Writing for Children

10 Ways to Make Your Picture Book Story Unputdownable

Aug 31st, 2016 | By
tips for writing a picture book

Today’s post comes from Jill Esbaum in celebration of the recent publication of her picture book If a T. Rex Crashes Your Birthday Party. The post includes a fun gift for kids (just click on the link you’ll find below). Tips for Writing a Picture Book from Jill Esbaum



Why Are Editors Rejecting My Manuscript?

Aug 5th, 2016 | By
why editors reject manuscripts

Why Editors Reject Manuscripts by Melissa Abramovitz Recently an aspiring children’s author hired me to critique and edit a short story that children’s magazine editors kept rejecting. Since some of the mistakes this writer made are very common, I decided to share how I helped her correct them. These errors



Tradebook Tips for Teachers from Author Sarah Hill

Jul 13th, 2016 | By
Tradebook tips for teachers

Tradebook Tips for Teachers Today we’re hosting Day 3 of a 5-day virtual tour for Sarah Hill’s new children’s book, Fearne Fairy and the Chocolate Caterpillar. This tour is sponsored by the National Writing for Children Center. In today’s post, Sarah gives some tradebook tips for



Writing Contests: How To Distinguish Scams From Legitimate Competitions

Jul 2nd, 2016 | By
writing contests or scams

Aspiring and established writers often wonder about whether or not to enter any of the hundreds of writing contests advertised online and in writer’s magazines and market guides. Many offer substantial cash prizes and other awards, and many are legitimate and possibly career-enhancing. But many others are, unfortunately, scams or



5 Unbreakable Rules for Children’s Writers

Jun 6th, 2016 | By
unbreakable rules for children's writers

There are lots and lots of rules out there in books, blogs, articles, workshops, and other sources of information for all types of writers. You have undoubtedly seen or heard rules like “show don’t tell,” “write what you know,” and “avoid using adjectives.” You have probably also realized that these



Writing a Mystery for a Children’s Magazine

May 26th, 2016 | By
writing a mystery for a children's magazine

When writing a mystery for children in general, there are basic ingredients your story should have: Problem A mystery usually starts with a problem that involves a crime or mysterious unknown. Somebody is needed to solve the problem and get all the questions answered. Think whodunit! Characters • Detective or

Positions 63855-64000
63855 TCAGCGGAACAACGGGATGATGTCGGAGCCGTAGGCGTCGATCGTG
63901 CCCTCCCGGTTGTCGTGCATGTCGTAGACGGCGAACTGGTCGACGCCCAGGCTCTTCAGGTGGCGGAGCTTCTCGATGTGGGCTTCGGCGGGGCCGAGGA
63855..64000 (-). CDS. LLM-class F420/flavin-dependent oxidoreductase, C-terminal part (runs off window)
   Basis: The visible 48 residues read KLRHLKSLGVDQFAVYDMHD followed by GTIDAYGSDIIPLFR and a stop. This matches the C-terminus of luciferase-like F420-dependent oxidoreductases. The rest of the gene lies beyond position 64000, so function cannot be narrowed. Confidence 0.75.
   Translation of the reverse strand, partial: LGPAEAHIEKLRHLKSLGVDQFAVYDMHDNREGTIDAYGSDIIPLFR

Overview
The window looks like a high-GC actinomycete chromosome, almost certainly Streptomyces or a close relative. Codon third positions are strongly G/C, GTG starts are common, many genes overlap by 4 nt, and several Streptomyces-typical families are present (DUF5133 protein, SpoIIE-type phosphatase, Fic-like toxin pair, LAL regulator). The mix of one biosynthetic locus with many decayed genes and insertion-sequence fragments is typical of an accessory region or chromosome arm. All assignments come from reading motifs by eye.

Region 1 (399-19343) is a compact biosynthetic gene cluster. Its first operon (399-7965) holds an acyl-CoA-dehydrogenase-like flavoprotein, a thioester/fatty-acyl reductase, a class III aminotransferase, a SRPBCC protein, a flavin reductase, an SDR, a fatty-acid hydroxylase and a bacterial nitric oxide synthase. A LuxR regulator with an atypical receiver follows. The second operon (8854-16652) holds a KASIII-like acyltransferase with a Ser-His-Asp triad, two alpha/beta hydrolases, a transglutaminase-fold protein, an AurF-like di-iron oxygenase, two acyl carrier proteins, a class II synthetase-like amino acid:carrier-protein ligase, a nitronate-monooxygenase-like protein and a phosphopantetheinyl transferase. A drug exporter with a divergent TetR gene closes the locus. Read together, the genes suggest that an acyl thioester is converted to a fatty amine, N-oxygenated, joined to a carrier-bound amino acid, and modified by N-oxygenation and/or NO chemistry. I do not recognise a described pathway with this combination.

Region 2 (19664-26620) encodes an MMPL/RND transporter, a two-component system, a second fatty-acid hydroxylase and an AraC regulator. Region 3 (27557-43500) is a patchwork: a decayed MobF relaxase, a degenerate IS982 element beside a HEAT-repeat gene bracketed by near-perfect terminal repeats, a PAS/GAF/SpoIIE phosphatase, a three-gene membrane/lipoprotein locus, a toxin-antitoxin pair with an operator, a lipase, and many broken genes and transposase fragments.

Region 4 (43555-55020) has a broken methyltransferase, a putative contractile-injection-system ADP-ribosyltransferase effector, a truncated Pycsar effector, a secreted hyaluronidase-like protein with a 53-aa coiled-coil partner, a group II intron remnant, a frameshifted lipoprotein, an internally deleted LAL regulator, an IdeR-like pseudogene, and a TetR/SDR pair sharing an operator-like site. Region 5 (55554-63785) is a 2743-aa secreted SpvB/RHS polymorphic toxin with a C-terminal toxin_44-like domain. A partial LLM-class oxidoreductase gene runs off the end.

Controlling Your Writing Destiny

May 5th, 2016 | By
controlling your writing destiny

Last week I attended a SCBWI regional writer’s conference and found the keynote speaker’s tips on becoming a “writing warrior” to be intriguing and useful. Basically, this best-selling author (Bruce Hale, author of Clark the Shark and many other books) challenged aspiring writers to take control of their writing destiny



The First Page of Your Picture Book

May 1st, 2016 | By
the first page of your picture book

A picture book is all about your Main Character (MC) and the problem he or she is trying to solve. As in all manuscripts, the first page of your picture book plays an important role. Note that this is not the first page of your manuscript. This is the text



Finding a Good Freelance Editor or Critiquer

Apr 5th, 2016 | By
finding a good freelance editor

Many people hire a freelance editor to help with revising and polishing their manuscripts, especially if they are just starting out as a writer or are encountering difficulties with selling a particular manuscript. Some folks who are in local or online critique groups get this type of feedback from their



Writing for Children: Maximize Your Natural Skills

Mar 15th, 2016 | By
writing for children

The first movie I ever saw with Anne Hathaway was Princess Diaries. Delightfully awkward and adorably klutzy, I thought she did an amazing acting job. When I watched her in other performances, however, I realized that a lot of it wasn’t acting at all. The movie maximized Anne’s natural personality



Powered by WishList Member - Membership Software